which oil is best for weight gain and what do they all do? - Page 3

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which oil is best for weight gain and what do they all do?

This is a discussion on which oil is best for weight gain and what do they all do? within the Horse Health forums, part of the Keeping and Caring for Horses category

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    01-16-2013, 02:12 AM
Paraffin oil as a feed supplement?! I'm not sure I'd want to be giving that to my horses...
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    01-16-2013, 11:11 AM
Originally Posted by Brighteyes    
PSS: Rice bran does wonders to build lean muscle as well as weight. It's pretty expensive to feed the amount you would need to provide significant fat, however. It's only 20% fat, unlike oil, which is 100% fat.
According to the Seminole nutritionist their Ultra Bloom Rice Bran Pellets have 2000 kcalories per lb. Not too shabby if you want to add weight to a horse.
    01-16-2013, 02:48 PM
I don't think the cocosoya oil is expensive. I drive to big dees and buy it in 5 gal containers. It's worth the money. It lasts forever.

Good you got your horse figured out.

Safe choice may be marketed as a low starch feed, but it really isn't that low. There are much better feed options out there. My RB is only 13% NSC, quite a bit lower than safe choice.
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    01-16-2013, 11:27 PM
Green Broke
I had to get mine cocosoya from TSC. I wish I had a place to buy it in large portions. 5 gallons, like you do.

I actually feed a little Legends Performance Pellet to add flavor to my Cool Calories. It's 10% NSC. I've had a lot of success with it. You're right, Safe Choice isn't as low starch as they say! It's alright, but not for everyone. It's amazing what you figure out when you start researching this stuff. Seems like all the feed companies have their own definition of "low NSC".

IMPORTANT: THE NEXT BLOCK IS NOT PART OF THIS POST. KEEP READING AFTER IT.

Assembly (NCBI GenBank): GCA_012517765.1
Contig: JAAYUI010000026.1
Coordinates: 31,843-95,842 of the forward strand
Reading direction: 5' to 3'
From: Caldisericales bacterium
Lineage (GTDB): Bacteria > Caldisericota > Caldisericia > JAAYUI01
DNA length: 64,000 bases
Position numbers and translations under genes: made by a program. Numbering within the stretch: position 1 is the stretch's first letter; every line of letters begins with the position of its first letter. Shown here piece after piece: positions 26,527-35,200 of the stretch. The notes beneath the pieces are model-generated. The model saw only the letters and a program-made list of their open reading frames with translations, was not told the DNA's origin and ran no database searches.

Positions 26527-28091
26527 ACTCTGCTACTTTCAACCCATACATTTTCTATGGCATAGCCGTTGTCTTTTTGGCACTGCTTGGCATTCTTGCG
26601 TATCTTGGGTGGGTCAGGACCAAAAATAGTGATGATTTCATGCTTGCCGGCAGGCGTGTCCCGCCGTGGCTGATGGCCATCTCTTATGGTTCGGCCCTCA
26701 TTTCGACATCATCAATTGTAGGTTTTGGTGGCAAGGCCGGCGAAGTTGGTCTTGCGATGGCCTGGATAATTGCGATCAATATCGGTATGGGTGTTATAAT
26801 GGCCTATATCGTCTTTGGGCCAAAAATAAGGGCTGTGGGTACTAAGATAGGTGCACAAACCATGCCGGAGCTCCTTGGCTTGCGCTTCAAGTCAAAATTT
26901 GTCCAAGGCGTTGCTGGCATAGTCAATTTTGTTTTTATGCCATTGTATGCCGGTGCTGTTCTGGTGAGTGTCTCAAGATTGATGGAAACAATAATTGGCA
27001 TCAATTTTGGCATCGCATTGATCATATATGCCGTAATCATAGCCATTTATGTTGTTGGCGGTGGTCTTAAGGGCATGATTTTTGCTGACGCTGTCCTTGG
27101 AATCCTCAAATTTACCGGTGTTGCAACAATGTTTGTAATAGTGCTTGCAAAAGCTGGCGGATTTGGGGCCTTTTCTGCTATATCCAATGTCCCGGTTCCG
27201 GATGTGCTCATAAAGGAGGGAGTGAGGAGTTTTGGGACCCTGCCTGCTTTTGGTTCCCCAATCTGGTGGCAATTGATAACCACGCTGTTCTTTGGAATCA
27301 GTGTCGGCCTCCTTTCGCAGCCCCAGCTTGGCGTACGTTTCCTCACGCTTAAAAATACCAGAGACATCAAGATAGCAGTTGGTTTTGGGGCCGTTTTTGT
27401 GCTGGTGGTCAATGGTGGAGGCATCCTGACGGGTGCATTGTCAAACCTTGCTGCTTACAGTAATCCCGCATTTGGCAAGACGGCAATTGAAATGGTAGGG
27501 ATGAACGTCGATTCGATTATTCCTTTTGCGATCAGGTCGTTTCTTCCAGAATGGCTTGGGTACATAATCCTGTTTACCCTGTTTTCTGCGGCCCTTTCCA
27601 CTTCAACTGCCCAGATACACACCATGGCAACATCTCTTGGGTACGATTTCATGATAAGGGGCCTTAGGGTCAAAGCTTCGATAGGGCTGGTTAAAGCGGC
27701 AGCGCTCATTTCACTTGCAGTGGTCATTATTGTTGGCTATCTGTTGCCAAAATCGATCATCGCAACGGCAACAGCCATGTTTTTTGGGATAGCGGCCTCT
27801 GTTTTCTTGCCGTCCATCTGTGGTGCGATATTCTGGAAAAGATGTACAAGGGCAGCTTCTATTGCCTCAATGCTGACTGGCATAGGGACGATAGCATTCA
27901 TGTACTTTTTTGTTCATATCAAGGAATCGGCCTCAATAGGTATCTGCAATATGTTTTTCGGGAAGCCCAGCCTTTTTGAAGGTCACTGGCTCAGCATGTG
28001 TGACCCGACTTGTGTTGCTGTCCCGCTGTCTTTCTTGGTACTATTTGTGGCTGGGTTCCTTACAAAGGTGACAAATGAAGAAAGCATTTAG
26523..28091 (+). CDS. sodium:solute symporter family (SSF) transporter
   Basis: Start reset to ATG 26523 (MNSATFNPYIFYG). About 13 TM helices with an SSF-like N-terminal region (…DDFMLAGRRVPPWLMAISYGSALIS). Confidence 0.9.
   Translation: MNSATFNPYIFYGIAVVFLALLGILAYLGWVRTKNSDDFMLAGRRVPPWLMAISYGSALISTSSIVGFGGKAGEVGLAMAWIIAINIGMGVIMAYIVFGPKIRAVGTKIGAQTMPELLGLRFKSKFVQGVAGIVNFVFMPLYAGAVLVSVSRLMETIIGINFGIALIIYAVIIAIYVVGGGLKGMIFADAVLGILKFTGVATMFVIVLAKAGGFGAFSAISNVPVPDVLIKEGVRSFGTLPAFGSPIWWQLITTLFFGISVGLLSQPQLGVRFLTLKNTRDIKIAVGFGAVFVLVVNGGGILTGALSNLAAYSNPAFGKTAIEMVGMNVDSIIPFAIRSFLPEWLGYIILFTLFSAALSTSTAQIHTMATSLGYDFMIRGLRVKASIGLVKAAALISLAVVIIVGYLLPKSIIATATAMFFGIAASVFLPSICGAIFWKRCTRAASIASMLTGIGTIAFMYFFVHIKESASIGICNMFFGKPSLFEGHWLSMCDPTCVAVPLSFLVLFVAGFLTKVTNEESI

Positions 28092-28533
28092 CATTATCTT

01-16-2013, 11:49 PM
Originally Posted by OneFastHorse    
Corn oil is not a healthy choice. It is high in Omega 6 which is actually an inflammatory. Corn is also a very high NSC grain and is highly unhealthy for the equine digestive system.

There are many other much healthier options to corn oil... one being cocosoya oil.

If you have a horse who needs calories/weight, then something like alfalfa pellets is much healthier. I try to stay away from oils for the simple fact that there are healthier options.
I've had plenty of vets and nutritionists recommend corn oil for hard keepers, older horses, etc. I've used corn oil and plain yogurt for weight gain in thin horses for years and never had an issue with any horse I fed it to.
    01-17-2013, 08:56 AM
LOVE cocosoya oil!!! I get my jugs refilled at our local feed store for half the price of a brand new jug! Gives my girls that extra fat for winter! Plus their manes and tails just GROW like crazy and their coats are amazing!

There are lots of benifits to feeding cocosoya look it up

Im also one that really doesnt like Safe Choice.. I feed ADM's Prime Glow its amazing stuff
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    01-17-2013, 09:20 AM
Green Broke
Linseed oil is very good for horses. Sometimes also called flax oil. It puts weight on without fizz and gives a brilliant shine in the coat.

Boiled linseed is also extremely good at putting weight on horses
    01-17-2013, 09:27 AM
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Originally Posted by Wanstrom Horses    
I've had plenty of vets and nutritionists recommend corn oil for hard keepers, older horses, etc. I've used corn oil and plain yogurt for weight gain in thin horses for years and never had an issue with any horse I fed it to.
Vegetable oil is pretty standard to add calories to feeds in the UK, many people add it.

I prefer feeding micronised linseed which is even better than linseed oil.
    01-17-2013, 09:29 AM
Green Broke
My lad goes nutty on micronised linseed hence why I feed him the oil
    01-17-2013, 10:13 AM
Linseed (aka flaxseed) and fish oils are the healthiest oils to feed; they are the only oils that have a higher content of omega-3 than omega-6. Fish oils, however are not very palatable.

While fresh grass is a good source of omega-3, hay is not as it degrades very rapidly after the hay is cut and dried. You should feed an omega-3 supplement (e.g. Whole flaxseed or oil) to horses that do not have access to fresh grass and avoid oils with more 6 than 3. Of the more common, inexpensive oils, canola is the least imbalanced in terms of omegas.

I posted some of the omega ratios for oils in a thread in the nutrition sub forum recently but am posting from my phone an am about to get on a plane at the moment, so can't link it right now.

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